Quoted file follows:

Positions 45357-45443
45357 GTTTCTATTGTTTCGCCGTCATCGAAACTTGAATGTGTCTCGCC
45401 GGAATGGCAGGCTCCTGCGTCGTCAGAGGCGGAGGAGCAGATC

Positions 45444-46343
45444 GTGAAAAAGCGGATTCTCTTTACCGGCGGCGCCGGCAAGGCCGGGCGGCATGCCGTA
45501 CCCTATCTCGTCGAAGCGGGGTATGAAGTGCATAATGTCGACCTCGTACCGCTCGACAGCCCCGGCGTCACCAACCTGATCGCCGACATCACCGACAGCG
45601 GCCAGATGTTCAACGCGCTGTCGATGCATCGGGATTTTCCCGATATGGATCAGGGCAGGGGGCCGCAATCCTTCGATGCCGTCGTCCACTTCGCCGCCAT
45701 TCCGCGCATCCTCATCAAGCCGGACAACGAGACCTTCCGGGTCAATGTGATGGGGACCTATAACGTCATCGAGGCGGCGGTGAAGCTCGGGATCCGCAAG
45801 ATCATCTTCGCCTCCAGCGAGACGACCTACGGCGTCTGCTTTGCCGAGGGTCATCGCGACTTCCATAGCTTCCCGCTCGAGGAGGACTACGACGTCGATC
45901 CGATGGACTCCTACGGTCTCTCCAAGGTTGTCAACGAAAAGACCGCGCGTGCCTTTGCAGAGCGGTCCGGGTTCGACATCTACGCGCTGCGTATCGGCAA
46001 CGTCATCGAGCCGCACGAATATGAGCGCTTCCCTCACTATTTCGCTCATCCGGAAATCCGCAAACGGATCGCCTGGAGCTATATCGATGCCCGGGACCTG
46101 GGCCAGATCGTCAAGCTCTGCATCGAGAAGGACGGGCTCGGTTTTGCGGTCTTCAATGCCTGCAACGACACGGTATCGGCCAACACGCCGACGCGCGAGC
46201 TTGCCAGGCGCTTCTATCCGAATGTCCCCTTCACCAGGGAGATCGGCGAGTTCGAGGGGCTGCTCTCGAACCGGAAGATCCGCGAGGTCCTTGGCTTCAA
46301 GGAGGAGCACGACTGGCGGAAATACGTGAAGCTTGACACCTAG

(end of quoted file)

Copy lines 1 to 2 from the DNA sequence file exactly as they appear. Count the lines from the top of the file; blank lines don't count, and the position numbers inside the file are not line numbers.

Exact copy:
Positions 45357-45443
45357 GTTTCTATTGTTTCGCCGTCATCGAAACTTGAATGTGTCTCGCC